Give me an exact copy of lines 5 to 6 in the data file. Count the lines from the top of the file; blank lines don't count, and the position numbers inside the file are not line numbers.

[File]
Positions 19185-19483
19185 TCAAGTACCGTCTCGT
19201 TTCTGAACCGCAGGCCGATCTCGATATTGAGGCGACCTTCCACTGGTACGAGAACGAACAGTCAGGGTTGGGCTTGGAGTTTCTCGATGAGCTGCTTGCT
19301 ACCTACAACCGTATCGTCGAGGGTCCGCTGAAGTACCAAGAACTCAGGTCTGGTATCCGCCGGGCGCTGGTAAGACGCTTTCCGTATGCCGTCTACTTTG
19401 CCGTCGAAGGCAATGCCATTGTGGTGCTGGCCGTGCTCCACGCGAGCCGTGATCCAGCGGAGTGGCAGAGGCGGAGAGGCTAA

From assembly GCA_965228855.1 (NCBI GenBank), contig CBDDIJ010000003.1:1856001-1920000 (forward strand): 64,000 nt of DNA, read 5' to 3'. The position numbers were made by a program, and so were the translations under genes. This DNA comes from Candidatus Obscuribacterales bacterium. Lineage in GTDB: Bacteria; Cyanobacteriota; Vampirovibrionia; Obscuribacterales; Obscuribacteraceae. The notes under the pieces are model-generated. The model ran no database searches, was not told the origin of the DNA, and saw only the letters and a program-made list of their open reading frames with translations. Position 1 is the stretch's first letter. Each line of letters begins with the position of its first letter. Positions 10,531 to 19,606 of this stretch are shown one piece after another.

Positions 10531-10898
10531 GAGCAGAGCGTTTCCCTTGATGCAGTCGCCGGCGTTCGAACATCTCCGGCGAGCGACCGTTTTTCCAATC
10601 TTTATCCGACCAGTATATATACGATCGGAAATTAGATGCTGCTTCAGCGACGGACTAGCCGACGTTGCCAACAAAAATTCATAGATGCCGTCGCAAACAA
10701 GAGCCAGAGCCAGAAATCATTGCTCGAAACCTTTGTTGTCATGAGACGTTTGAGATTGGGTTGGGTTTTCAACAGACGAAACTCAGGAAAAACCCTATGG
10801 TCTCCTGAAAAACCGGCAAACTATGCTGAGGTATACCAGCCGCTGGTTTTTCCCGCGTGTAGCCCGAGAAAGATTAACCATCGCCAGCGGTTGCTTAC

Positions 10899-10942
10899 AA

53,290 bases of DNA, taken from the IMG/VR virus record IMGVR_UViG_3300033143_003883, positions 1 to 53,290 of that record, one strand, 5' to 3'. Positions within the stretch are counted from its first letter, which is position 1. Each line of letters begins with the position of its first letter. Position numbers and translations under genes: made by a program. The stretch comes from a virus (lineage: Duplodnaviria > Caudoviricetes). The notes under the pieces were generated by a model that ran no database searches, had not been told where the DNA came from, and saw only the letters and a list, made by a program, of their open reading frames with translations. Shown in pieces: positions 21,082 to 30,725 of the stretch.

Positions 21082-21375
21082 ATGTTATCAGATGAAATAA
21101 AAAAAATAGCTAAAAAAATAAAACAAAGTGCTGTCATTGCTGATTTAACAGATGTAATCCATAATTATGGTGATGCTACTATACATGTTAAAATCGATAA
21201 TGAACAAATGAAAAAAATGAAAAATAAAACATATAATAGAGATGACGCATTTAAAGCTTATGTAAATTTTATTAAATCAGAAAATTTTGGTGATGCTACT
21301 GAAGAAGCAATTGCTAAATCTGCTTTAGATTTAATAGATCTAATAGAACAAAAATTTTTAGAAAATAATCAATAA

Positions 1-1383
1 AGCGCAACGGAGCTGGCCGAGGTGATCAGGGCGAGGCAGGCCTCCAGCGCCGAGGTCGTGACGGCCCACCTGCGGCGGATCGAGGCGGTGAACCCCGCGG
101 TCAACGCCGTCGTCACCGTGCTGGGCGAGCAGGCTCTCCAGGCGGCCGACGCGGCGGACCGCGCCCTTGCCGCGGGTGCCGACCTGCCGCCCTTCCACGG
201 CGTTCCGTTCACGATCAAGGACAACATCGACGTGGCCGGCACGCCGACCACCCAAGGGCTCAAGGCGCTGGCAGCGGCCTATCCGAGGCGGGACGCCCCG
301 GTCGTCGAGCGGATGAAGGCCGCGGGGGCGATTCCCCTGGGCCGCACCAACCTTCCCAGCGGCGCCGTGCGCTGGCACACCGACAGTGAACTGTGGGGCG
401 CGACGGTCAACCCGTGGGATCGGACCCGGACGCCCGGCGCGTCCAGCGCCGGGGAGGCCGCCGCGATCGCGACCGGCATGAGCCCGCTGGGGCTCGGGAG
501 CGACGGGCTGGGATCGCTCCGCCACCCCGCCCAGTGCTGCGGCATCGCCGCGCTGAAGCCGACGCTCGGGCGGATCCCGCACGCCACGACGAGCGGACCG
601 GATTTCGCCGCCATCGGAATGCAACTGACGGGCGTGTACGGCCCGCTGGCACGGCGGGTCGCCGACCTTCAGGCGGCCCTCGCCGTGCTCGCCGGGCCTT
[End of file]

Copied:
19401 CCGTCGAAGGCAATGCCATTGTGGTGCTGGCCGTGCTCCACGCGAGCCGTGATCCAGCGGAGTGGCAGAGGCGGAGAGGCTAA

From assembly GCA_965228855.1 (NCBI GenBank), contig CBDDIJ010000003.1:1856001-1920000 (forward strand): 64,000 nt of DNA, read 5' to 3'. The position numbers were made by a program, and so were the translations under genes. This DNA comes from Candidatus Obscuribacterales bacterium. Lineage in GTDB: Bacteria; Cyanobacteriota; Vampirovibrionia; Obscuribacterales; Obscuribacteraceae. The notes under the pieces are model-generated. The model ran no database searches, was not told the origin of the DNA, and saw only the letters and a program-made list of their open reading frames with translations. Position 1 is the stretch's first letter. Each line of letters begins with the position of its first letter. Positions 10,531 to 19,606 of this stretch are shown one piece after another.